Saturday, September 04, 2010

Identity Crisis

I saw a bumper sticker on a car at the birth center that read "Who are all these children and why are they calling me Mom?" Welcome to my world. Everywhere I go, I hear "Wow you've got your hands full don't you?" And I've started to answer "Happily so yes!" The other day I got a nice surprise when a Walmart greeter said "Good for you" to H and I upon hearing that R was our fourth. It's nice to not always here criticism. Frankly, however, I am just as surprised as anyone that I have so many beasties.

As those of you faithfully follow my blog know, I struggle with this woman who bears children. I consider myself a feminist yet I can not deny that my happiest days are days spent surrounded by my little beastlings. I ADORE being a mom (note I do not say  housekeeper because I so do not ADORE housekeeping). Yet I feel as if I betrayed that fiery young feminist from so long ago. I'm raising fierce girls, I tell her. My son is sensitive and allowed to cry! But is it enough...?

With the birth of my fourth child, I am at a crossroads. I have completed my masters. I am proud of that accomplishment. Very proud. It was a long road and I feel that I created a piece of scholarship that is really mine (with the help of many great minds of could argue that nothing is truly one's own). Perhaps, I ponder, this earns me feminist points. The thesis is about women, their lives, and their struggles.  After all, I completed it as a mom to three. I worked outside of the home. Equally shared responsibility with my partner (who is a man..and oh what a man!). But lately I have even begun to wonder if this is what that young feminist envisioned.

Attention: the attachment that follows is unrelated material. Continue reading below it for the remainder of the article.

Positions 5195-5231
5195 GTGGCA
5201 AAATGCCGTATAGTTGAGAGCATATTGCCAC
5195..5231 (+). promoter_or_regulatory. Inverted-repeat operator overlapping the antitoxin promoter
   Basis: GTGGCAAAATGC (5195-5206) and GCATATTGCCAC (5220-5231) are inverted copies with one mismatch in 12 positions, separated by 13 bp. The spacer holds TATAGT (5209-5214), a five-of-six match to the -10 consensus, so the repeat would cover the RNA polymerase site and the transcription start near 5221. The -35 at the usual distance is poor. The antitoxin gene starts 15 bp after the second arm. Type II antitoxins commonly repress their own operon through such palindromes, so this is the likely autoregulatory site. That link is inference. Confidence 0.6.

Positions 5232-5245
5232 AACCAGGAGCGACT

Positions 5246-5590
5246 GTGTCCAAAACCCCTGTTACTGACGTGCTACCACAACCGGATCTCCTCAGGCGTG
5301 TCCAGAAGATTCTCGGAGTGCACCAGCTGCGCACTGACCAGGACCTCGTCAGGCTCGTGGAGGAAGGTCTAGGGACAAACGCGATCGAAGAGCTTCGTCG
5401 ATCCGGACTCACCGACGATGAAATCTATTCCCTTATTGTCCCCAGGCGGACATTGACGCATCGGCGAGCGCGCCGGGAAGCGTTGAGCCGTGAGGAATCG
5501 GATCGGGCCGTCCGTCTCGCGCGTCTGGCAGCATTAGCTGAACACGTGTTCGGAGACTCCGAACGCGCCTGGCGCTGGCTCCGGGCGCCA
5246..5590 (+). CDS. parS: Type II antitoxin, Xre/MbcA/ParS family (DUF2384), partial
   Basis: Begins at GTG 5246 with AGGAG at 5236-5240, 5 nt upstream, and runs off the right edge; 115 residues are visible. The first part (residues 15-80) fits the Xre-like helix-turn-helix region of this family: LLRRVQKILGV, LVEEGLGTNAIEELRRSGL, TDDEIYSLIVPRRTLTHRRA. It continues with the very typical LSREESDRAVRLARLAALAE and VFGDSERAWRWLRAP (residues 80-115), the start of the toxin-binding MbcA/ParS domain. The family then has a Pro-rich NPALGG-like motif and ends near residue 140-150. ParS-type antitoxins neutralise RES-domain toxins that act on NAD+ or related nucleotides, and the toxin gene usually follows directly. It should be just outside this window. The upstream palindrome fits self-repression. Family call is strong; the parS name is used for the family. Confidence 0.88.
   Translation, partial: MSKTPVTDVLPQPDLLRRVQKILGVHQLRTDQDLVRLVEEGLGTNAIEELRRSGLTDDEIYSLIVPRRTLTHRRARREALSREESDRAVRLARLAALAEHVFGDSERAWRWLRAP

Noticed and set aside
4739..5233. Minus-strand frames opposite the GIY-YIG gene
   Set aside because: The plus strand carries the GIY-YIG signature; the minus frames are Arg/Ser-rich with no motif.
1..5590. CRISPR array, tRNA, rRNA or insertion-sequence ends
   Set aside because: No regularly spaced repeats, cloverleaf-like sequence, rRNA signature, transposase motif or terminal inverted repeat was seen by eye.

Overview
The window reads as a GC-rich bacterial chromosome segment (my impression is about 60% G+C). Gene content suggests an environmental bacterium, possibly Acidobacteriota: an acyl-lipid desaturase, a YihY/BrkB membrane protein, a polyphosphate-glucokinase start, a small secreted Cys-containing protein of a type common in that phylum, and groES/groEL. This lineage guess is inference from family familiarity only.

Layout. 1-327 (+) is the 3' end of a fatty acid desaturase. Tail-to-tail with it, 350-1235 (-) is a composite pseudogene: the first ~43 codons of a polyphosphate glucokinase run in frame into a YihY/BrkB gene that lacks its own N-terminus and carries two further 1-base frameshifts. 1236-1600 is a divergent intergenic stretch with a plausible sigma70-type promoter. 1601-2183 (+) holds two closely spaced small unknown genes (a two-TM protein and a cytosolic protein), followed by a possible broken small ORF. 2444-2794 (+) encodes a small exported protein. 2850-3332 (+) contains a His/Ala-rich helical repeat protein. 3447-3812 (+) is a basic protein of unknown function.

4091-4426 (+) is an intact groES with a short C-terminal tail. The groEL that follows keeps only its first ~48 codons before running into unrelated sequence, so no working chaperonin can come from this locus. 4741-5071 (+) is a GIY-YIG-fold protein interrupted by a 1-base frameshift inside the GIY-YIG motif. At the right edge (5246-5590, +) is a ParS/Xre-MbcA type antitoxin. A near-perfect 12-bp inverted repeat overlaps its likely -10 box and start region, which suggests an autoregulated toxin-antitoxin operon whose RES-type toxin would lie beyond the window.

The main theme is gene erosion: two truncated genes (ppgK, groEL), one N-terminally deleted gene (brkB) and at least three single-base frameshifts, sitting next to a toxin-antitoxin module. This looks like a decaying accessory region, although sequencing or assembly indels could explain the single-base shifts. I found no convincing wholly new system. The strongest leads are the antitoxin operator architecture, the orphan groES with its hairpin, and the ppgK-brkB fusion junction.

When I was young, I wanted to change the world. I wanted to help. I wanted to do something magnificent that would make life easier for people. As I grew into that feminist young woman, I wanted that something to have an effect on the lives of women. Of course, I had to reconcile that desire with the reality that the academy doesn't seem to effect the multitude very much. And eventually I just has to accept that my desire for an academic life was selfish. I was good at it and I enjoyed it.

But I am a mother. An unashamed mother. I feel like the academy would like me to be ashamed. Would like to me meekly roll over and let childless women do what I'm doing. I felt like my pregnancy was seen as a big failure by so many of those I had just proved myself to. And now as I look at a PhD program, I know I will likely have to keep my family quiet. Secret. But I am not ashamed, and I wonder how much of myself I would compromise if I never spoke of my family to those I study under and with. It feels like it would be a betrayal of some fundamental part of myself. And you know what? My feminist young self would have hated that. It would have disgusted her.